More from Author

  • 13 Jul 1999

    Inside a rocket soaring for mere minutes before falling back to Earth, a process reminiscent of the birth of planets occurred. When shaken a little, a fine, sandlike material aboard the rocket lumped together in clusters, just as dust does in the rings surrounding young stars.

  • 1 Jul 1999

    The universe may be awash with more planets suitable for life than previously thought, an astronomer argues in today's Nature.

  • 28 May 1999

    Any backyard mechanic will tell you that the internal combustion engine depends on a complicated array of rods, valves, springs, and other components. Now scientists have built an engine that's nearly as efficient--but contains no moving parts.

  • 19 May 1999

    Every science student is taught that the indivisible unit of charge is that of the electron. But 2 years ago, scientists found that charge sometimes shatters into "quasi-particles" that have one-third the fundamental charge.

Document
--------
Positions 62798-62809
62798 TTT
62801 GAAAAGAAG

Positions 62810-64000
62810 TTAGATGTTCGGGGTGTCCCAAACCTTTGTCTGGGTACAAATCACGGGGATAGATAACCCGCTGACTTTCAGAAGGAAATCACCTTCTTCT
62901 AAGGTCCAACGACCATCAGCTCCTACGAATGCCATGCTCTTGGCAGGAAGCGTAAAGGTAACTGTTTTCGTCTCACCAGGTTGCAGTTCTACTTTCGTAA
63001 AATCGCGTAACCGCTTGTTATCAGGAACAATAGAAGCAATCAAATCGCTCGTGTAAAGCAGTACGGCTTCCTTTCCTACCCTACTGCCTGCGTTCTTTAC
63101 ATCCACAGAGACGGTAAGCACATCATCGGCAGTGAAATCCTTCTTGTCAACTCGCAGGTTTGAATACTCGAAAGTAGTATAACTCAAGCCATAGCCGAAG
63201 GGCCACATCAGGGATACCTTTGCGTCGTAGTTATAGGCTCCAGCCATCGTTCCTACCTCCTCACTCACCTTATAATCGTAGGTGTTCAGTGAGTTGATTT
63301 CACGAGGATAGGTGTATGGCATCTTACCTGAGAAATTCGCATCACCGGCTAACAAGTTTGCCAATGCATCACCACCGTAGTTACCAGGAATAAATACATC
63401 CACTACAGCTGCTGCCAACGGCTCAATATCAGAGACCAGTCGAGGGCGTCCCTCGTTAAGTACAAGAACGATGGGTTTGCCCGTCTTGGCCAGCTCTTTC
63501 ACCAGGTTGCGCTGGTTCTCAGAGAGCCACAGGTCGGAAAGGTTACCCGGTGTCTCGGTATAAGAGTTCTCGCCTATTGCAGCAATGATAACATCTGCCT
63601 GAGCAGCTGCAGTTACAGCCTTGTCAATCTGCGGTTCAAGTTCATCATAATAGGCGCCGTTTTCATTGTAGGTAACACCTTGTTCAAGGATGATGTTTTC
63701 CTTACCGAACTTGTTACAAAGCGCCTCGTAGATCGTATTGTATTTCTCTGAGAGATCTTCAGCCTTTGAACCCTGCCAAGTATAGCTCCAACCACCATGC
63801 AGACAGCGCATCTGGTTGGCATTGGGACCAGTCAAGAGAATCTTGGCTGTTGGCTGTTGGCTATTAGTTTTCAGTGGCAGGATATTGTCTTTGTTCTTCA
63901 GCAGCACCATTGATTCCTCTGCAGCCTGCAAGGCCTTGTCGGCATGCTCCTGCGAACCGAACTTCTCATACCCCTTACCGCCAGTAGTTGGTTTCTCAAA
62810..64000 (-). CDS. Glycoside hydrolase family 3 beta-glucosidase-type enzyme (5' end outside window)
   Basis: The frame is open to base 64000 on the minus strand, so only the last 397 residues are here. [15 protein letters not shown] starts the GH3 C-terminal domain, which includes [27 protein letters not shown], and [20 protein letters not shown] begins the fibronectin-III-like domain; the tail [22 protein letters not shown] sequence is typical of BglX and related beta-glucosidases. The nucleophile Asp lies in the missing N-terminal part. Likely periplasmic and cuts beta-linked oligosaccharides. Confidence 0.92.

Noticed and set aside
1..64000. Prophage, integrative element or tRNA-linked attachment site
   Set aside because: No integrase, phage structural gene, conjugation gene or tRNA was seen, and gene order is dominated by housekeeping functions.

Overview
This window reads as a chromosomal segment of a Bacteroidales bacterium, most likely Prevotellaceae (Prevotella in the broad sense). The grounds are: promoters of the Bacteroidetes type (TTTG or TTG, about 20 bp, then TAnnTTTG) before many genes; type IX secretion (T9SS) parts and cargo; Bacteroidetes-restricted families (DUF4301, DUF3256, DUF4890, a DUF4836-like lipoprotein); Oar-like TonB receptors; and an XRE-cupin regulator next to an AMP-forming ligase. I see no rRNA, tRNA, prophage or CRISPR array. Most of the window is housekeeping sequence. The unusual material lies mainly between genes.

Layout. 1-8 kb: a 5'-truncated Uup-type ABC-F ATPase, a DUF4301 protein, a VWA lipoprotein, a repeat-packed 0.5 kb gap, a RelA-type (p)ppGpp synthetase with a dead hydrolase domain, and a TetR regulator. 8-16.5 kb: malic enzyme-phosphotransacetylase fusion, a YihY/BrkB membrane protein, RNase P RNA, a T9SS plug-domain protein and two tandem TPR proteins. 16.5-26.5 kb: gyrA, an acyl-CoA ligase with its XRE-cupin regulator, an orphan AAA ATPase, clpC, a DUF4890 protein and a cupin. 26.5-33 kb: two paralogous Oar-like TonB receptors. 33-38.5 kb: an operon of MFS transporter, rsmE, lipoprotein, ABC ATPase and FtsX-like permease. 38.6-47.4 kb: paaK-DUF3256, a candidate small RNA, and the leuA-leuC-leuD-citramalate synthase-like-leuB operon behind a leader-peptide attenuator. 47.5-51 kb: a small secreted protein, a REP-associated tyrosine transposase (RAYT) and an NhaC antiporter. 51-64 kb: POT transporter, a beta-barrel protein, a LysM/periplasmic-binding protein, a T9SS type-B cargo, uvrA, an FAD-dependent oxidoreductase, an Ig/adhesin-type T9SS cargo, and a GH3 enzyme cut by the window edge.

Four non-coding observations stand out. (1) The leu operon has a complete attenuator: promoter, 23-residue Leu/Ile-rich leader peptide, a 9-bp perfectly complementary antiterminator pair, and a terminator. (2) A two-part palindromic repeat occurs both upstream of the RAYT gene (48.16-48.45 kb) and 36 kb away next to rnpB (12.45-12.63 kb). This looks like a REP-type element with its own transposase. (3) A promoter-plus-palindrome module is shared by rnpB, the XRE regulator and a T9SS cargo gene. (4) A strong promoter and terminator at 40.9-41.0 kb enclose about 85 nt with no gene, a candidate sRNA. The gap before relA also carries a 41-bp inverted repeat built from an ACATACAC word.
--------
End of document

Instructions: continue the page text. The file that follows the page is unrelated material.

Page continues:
• 20 Apr 1999

    NAPLES, ITALY--The titans of the particle physics world, the CERN laboratory near Geneva and Fermilab near Chicago, are racing to confirm a slight difference in the behavior of matter and antimatter, also known as "CP violation." But in Frascat

  • 7 Apr 1999

    Long the domain of megascience, nuclear fusion conjures up images of massive lasers housed in cavernous buildings. Now physicists have shown that deuterium nuclei can fuse when hit by short, powerful pulses of a tabletop laser.

  • 19 Mar 1999

    Physicists have for the first time created a laser in a powder that "traps" light, they report in a paper in this week's issue of Physical Review Letters.

  • 4 Mar 1999

    Physicists have coaxed ultracold atoms to migrate along the outside of a wire by sending a current through it, opening a new way to move such atoms around.

  • A tragic accident has claimed the life of Bjorn Wiik, director of Germany's DESY particle physics laboratory in Hamburg. "We have lost an important leader in the field of high-energy physics," says Burton Richter, who directs the Stanford Linear Accelerator Center.

  • 17 Feb 1999

    The dismantling of a cherished scientific instrument can be a painful experience for researchers who have experimented with it for years.